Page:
Relapse following clozapine withdrawal: effect of neuroleptic drugs and cyproheptadine
- Cite this article as:
- Meltzer, H.Y., Lee, M.A., Ranjan, R. et al. Psychopharmacology (1996) 124: 176. doi:10.1007/BF02245619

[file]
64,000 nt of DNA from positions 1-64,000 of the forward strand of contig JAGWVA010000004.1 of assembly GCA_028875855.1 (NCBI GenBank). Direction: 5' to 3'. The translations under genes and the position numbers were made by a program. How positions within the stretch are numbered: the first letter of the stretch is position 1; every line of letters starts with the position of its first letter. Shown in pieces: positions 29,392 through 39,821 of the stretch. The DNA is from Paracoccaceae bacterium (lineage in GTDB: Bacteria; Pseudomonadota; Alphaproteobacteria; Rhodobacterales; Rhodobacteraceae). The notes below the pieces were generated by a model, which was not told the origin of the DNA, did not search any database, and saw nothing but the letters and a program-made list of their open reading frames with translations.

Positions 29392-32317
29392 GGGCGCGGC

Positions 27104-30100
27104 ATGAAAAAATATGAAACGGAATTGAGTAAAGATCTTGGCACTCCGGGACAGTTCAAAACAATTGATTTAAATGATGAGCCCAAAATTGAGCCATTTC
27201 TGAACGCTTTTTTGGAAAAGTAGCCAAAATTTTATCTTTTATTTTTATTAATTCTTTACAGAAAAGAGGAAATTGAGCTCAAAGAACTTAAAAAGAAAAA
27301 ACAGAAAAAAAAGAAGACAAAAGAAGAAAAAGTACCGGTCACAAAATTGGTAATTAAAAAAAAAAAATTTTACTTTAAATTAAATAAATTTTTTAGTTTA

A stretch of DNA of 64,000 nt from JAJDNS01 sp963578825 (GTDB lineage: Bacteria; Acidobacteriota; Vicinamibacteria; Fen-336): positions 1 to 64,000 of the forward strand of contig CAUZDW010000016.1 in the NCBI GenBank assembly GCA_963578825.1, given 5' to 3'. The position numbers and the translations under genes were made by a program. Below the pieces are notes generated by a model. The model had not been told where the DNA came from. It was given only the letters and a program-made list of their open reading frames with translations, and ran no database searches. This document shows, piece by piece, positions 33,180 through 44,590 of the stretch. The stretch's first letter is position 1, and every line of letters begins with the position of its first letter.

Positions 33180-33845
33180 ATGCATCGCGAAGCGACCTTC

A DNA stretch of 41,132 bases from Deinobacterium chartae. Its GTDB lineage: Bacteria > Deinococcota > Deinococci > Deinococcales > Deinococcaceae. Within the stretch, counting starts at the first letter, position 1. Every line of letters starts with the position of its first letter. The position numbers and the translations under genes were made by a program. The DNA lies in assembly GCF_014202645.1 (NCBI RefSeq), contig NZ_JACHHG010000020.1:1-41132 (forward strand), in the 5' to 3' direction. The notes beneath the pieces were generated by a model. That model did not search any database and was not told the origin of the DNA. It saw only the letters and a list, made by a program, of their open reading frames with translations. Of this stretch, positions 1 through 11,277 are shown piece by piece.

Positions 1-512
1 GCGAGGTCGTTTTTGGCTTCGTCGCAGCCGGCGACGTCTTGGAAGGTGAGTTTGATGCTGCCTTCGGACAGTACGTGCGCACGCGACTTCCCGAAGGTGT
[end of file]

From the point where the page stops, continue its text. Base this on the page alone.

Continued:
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The objective of this study was to report the effect of the slow withdrawal of clozapine from 19 patients withneuroleptic-responsive schizophrenia at the end of a 2-year clinical trial of clozapine and to compare this with the results of naturalistic discontinuation of clozapine treatment in 64neuroleptic-resistant schizophrenic patients. Nineteen neuroleptic-responsive schizophrenic patients who received clozapine were withdrawn from clozapine by tapering it over 3-week period with and without the addition of a typical neuroleptic. Fifteen of the 19 neuroleptic-responsive patients experienced the return of psychotic symptoms during or after the clozapine taper, which were most severe in the ten patients in whom the withdrawal of clozapine was carried out without prior addition of neuroleptic treatment. Addition of a neuroleptic prior to clozapine withdrawal prevented the emergence of positive symptoms during clozapine withdrawal in each of eight patients. Nevertheless, psychotic symptoms emerged, usually within a week after discontinuing clozapine, in six of the eight patients. Neuroleptic treatment, with or without an anticholingergic drug, was much less effective in treating positive symptoms in these patients immediately after the clozapine withdrawal than it had been 2 years previously. Cyproheptadine, a non-selective serotonin receptor antagonist, augmented the antipsychotic effect of neuroleptics in each of four patients who relapsed following withdrawal from clozapine and relieved extrapyramidal symptoms in a fifth patient. The frequency of relapse following withdrawal of clozapine in 64 neuroleptic-resistant patients was significantly lower (25/64, 39.1%) than in the neuroleptic-responsive patients.